Decoys were not prepared ahead of time, even though in 1937 Air Ministry officials had been alerted to the possibilities of deception by a visit to filmmaker Alexander Korda's Denham Studios. It was only on 22 September 1939 that a department was formed, under former Royal Engineer, Colonel John Turner, who became known as the 'Dictator of Dummies'.
What eventually emerged was a plan to divert bombers from airfields and some factories during day and night, and from cities at night. Fake airfields were built a few miles from the genuine one, with ten dummy aircraft, worn tracks, disturbed areas made to look like bomb and petrol dumps, an air sock and machine gun post. These were manned by up to 20 people, part of whose job was to move the dummy aircraft to imitate activity.
When dummies produced by aircraft manufacturers proved too expensive, Colonel Turner turned in part to Norman Loudon's Sound City film studios, starting a relationship that continued throughout the war. They were, as Colin Dobinson writes in his book 'Fields of Deception', 'adept at contriving visual illusions cheaply and at great speed'.
At night the whole lighting of an airfield was reconstructed using: a T-shaped wind direction of yellow lights and four alternatives, with the ability to switch between them; four red lamps indicating high buildings and other obstructions; and a car headlamp that was moved to indicate a taxiing aircraft, which, when swung into line, could be seen by an approaching aircraft five miles away. To prevent friendly aircraft landing - which was a genuine danger - the lights would be doused, dimmed or subtly changed.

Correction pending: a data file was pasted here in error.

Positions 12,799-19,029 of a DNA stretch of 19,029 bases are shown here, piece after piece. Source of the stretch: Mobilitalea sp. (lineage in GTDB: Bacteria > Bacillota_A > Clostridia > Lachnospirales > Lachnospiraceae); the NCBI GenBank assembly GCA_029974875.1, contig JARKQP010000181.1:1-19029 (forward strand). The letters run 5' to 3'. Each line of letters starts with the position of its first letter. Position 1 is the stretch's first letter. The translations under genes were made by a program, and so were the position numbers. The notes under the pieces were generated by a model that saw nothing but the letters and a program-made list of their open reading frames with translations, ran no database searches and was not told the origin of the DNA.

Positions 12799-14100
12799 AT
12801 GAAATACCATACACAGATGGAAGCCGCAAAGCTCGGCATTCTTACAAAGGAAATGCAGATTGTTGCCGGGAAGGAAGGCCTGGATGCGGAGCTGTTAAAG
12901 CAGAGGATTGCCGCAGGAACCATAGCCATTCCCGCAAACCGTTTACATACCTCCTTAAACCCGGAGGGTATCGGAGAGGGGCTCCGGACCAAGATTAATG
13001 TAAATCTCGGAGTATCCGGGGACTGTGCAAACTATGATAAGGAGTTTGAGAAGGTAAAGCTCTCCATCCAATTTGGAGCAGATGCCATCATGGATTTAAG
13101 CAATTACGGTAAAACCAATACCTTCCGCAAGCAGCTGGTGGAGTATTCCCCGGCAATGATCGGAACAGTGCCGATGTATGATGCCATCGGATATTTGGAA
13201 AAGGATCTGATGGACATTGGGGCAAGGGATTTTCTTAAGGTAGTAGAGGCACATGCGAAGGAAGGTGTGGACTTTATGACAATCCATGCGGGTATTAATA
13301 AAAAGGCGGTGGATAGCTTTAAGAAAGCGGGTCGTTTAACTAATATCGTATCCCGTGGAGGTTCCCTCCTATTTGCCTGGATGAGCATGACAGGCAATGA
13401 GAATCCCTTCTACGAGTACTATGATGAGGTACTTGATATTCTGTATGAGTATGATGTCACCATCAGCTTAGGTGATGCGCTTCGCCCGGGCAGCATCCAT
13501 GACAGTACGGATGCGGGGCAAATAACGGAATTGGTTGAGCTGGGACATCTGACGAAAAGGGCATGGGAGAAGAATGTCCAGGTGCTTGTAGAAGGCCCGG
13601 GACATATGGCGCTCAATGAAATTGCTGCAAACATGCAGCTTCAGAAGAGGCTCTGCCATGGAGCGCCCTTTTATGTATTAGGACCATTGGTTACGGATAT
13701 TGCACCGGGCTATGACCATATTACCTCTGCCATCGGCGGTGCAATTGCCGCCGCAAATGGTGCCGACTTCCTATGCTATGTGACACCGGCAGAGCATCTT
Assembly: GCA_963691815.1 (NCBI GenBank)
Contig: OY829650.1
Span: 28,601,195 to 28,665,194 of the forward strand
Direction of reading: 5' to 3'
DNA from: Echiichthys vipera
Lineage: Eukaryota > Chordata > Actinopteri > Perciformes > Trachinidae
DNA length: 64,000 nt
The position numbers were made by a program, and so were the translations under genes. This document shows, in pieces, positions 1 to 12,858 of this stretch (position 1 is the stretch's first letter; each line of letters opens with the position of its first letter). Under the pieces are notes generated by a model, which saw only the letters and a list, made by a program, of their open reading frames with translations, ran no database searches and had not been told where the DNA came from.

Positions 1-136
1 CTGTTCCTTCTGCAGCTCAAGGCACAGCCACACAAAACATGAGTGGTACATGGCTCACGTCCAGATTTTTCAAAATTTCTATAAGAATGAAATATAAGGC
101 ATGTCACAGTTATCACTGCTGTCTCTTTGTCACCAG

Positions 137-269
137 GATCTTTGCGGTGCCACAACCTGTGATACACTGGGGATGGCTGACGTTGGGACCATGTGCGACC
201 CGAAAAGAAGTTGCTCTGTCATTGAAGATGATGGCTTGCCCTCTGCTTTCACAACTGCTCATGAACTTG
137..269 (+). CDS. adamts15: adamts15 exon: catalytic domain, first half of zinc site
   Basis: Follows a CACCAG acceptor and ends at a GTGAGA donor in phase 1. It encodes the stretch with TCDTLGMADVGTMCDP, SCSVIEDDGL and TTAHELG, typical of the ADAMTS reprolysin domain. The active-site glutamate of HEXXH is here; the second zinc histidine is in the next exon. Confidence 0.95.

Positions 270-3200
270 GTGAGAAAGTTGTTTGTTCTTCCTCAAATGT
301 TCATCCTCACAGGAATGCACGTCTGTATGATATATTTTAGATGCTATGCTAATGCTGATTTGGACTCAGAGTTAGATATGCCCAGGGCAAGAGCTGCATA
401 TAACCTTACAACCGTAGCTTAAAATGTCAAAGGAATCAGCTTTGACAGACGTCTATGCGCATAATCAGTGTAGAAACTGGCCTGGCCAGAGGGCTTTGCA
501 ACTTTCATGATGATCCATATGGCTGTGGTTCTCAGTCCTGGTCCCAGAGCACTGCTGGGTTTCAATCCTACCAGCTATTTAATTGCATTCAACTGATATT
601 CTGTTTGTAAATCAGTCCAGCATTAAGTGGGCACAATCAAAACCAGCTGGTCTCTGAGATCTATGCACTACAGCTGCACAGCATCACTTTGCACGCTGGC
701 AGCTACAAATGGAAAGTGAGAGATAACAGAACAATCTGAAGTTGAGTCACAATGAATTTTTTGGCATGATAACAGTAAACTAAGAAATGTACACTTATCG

In contrast to the daytime decoy, this could be operated by only two people. Colin Dobinson quotes from a circular sent out by Colonel Turner. When contacted by telephone about an imminent raid 'The man on watch wakes his companion and starts up the generator' One man goes to the control panel and switches on the correct T, the obstruction lights and the headlamp. The two men take it in turns to manipulate the headlamp until the aircraft is close enough to pick up the landing T.'
For four aircraft factories, including Short Brothers at Rochester, full-size replicas were built by the Sound City Studio engineers, but it was obviously beyond even them to set up a complete dummy town. It was possible however to replicate the lighting of a town during the night. After reconnaissance flights had shown exactly what needed to be done, the studio started imitating leaky blackouts from skylights or open doors, the overhead lighting in railway marshalling yards, train engine fires, electric tram flashes and the glow of a coking furnace.